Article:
ABSTRACT: Tuberculosis (TB) is transmitted in resource-limited facilities where TB infection control (IC) is poorly implemented. Theory-based behavioral models can potentially improve IC practices. The present study used an anonymous questionnaire to assess healthcare worker (HCW) TB IC information, motivation, and behavioral skills (IMB) and implementation in two resource-limited rural South African hospitals with prevalent drug-resistant TB. Between June and August 2010, 198 surveys were completed. Although the respondents demonstrated information proficiency and positive motivation, 22.8% did not consider TB IC to be worthwhile. Most tasks were rated as easy by survey participants, but responding HCWs highlighted challenges in discrete behavioral skills. The majority of responding HCWs reported that they always wore respirators (54.3%), instructed patients on cough hygiene (63.0%), and ensured natural ventilation (67.4%) in high-risk areas. Most respondents (74.0%) knew their HIV status. Social support items correlated with the implementation of the first three aforementioned practices but not with the respondents' knowledge of their HIV status. In most cases, motivation and behavioral skills, but not information, were associated with implementation. HCWs in rural South African hospitals with high drug-resistance demonstrated moderate IMB and implementation of TB IC. Improvement efforts should emphasize the development of HCW motivation and behavioral skills as well as social support from colleagues and supervisors. Such interventions should be informed by baseline IMB assessments. In the present study, a trimmed/modified IMB model helped characterize TB IC implementation.
    03/2012; 5(1):67-81. DOI:10.1016/j.jiph.2011.10.008
  • Source
    [Show abstract] [Hide abstract]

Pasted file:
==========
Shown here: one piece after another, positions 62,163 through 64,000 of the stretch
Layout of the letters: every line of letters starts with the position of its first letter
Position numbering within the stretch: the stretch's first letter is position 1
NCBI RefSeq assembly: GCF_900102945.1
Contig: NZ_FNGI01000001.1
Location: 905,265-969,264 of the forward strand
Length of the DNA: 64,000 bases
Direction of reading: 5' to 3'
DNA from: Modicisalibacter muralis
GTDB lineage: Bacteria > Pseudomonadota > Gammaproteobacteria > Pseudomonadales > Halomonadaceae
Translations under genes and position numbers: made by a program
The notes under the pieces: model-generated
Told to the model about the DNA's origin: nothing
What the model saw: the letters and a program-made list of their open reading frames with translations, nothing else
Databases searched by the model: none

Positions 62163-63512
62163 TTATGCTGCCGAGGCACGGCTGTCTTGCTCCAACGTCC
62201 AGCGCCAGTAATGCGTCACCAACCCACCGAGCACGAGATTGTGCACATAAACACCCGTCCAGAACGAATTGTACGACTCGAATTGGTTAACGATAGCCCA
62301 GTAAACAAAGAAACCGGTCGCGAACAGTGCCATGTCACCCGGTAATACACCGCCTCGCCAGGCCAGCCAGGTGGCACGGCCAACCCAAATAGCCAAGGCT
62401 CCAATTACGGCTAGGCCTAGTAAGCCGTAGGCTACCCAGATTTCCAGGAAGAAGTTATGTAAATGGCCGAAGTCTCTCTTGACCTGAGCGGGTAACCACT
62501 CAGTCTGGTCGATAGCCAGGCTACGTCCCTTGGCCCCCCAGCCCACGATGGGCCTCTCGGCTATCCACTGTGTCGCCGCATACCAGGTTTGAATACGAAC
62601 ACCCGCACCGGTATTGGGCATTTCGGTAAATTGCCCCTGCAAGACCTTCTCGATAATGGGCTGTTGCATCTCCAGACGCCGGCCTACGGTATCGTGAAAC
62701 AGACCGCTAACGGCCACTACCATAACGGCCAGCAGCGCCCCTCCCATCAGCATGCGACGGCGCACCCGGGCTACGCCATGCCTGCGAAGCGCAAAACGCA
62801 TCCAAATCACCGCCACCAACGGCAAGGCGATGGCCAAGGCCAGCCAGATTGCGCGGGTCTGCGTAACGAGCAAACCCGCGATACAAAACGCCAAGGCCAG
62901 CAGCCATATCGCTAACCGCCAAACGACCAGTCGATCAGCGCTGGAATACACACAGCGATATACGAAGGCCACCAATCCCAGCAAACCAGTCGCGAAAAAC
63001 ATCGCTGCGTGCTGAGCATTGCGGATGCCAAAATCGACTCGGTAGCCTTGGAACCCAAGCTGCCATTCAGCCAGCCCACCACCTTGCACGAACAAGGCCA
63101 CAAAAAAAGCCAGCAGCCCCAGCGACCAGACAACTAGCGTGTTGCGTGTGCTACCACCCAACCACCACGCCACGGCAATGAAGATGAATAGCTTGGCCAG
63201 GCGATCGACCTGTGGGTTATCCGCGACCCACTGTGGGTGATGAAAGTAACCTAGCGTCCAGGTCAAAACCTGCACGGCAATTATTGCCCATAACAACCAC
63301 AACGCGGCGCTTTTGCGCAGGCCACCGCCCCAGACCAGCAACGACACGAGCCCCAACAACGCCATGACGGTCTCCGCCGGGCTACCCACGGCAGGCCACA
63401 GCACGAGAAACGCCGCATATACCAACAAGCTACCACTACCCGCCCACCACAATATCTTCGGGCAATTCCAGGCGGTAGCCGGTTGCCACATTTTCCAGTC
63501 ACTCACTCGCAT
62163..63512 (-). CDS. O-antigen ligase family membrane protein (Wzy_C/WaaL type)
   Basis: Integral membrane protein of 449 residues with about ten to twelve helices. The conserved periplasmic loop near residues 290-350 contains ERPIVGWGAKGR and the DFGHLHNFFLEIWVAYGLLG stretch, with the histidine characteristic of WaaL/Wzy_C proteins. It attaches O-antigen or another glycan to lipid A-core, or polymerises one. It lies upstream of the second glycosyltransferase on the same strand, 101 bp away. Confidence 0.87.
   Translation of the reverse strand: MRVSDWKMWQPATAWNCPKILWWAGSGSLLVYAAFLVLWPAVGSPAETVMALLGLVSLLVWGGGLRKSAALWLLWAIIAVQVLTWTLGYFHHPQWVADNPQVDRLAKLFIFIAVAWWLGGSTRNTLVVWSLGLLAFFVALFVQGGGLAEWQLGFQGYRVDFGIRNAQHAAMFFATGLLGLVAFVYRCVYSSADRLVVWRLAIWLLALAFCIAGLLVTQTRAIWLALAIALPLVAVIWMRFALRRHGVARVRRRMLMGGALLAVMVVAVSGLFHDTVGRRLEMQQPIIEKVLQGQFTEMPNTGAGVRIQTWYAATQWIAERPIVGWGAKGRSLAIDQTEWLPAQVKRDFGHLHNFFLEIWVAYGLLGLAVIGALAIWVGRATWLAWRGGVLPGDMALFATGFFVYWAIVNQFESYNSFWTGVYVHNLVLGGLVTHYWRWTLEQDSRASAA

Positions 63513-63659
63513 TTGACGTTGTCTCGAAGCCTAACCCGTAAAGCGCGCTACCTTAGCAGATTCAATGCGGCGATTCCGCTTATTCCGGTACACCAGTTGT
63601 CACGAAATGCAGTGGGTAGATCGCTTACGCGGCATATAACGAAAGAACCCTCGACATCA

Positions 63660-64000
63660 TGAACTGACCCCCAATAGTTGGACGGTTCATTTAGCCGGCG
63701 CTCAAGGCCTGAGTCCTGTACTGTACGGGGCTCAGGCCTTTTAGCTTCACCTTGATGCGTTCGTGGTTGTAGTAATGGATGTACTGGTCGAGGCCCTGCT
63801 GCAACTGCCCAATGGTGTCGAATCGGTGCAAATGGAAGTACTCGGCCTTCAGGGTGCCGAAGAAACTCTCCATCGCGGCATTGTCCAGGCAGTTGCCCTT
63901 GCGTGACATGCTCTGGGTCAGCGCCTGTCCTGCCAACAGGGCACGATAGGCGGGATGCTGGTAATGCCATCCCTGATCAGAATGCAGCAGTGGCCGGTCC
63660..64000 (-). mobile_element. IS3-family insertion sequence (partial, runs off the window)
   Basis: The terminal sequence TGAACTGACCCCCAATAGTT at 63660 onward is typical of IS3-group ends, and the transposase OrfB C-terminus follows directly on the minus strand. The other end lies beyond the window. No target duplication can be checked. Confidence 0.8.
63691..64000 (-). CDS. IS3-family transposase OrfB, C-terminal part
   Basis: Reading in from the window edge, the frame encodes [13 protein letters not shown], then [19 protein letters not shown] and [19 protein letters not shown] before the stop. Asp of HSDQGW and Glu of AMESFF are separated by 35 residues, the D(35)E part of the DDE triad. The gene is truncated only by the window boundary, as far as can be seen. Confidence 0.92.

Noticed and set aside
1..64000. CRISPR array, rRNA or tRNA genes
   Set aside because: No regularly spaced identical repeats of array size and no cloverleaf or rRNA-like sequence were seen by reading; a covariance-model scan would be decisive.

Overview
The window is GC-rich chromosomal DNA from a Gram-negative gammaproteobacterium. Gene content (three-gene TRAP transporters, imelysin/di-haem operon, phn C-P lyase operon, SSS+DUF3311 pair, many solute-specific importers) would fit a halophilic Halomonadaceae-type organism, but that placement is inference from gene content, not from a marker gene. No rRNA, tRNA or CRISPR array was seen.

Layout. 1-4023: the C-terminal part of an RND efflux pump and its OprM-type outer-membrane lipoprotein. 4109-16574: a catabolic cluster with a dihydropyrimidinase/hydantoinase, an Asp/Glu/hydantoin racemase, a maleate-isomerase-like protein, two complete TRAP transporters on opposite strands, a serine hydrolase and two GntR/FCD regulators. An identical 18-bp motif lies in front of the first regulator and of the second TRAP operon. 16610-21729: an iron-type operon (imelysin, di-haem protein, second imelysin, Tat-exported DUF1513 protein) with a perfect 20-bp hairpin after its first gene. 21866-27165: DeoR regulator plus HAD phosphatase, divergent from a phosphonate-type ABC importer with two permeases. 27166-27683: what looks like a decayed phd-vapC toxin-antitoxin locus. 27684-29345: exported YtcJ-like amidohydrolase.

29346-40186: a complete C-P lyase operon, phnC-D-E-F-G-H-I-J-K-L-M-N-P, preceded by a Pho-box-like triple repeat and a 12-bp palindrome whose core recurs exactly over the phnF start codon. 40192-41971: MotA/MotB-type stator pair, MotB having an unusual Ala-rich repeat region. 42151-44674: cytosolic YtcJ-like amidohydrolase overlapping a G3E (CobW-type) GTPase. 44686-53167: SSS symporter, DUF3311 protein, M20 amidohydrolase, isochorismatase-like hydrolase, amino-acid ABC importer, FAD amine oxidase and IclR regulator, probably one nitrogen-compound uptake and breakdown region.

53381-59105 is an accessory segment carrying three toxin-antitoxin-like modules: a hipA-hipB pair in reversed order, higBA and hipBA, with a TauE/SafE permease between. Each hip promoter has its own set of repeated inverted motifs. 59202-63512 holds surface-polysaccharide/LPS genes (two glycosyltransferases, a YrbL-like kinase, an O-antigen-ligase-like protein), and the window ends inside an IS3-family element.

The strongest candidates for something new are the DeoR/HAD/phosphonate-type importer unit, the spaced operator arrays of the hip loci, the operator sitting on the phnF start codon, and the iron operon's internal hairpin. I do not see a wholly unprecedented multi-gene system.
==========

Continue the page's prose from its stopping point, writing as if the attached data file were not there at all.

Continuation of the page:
ABSTRACT: Background: Aim of the study was to document the baseline prevalence of healthcare students positive to tuberculosis skin tests screening. Methods: Between 2008-2010, students admitted to healthcare courses (medicine, nursing, physiotherapy...) at Sapienza university in Rome were requested to carry out personal tuberculosis skin test screening in their local district or town healthcare centers according to the italian guidelines. At the time interferongamma release assays (IGRA) testing was not adopted for large screening. Demographic characteristics, tuberculosis screening results, healthcare course, tuberculosis vaccination status were recorded. Results: A cohort of 2,500 university healthcare students were screened by several Italian Hygiene Offices using tuberculin skin test and Tine test. Overall 131 (5.2%) healthcare students resulted positive to some tuberculosis skin test screening. Tuberculin skin test was carried out on 2,029 students (81.2%) and conversion was observed in 107 (5.3%), whereas Tine test was carried out on 498 students (19.9%) and positive result was observed in 24 (4.8%). The Tine test use and non optimal (<72h) recording of the forearm induration in tuberculin skin tests was related mostly to some healthcare centers in Lazio and Campania regions. Previous BCG vaccination was reported by 27 healthcare students (1.1%), and only two of them showed tuberculin skin test conversion, whereas the large majority 105 (98.1%) of Mantoux positives had not been vaccinated. In univariate analysis positive tuberculin skin test was associated to growing students age (29.2 ± 10.3 vs. 23.1 ± 6.0; p<0.01). Positive tuberculin skin test was recorded in 25 (20.3%) foreign and 82 (4.3%) italian students showing a higher risk for International students (RR 4.72; 95%CI 3.14 - 7.11; p<0.01). There was no significant correlation between the different Italian regions, the various healthcare courses or gender. Conclusion: The study evaluated the baseline positive skin test rate for tuberculosis among healthcare students in their first university year, showing a higher risk for the international group and revealed some problematic screening practices which need to be improved in the future screening programs.
    Annali di igiene: medicina preventiva e di comunità 25(4):311-315.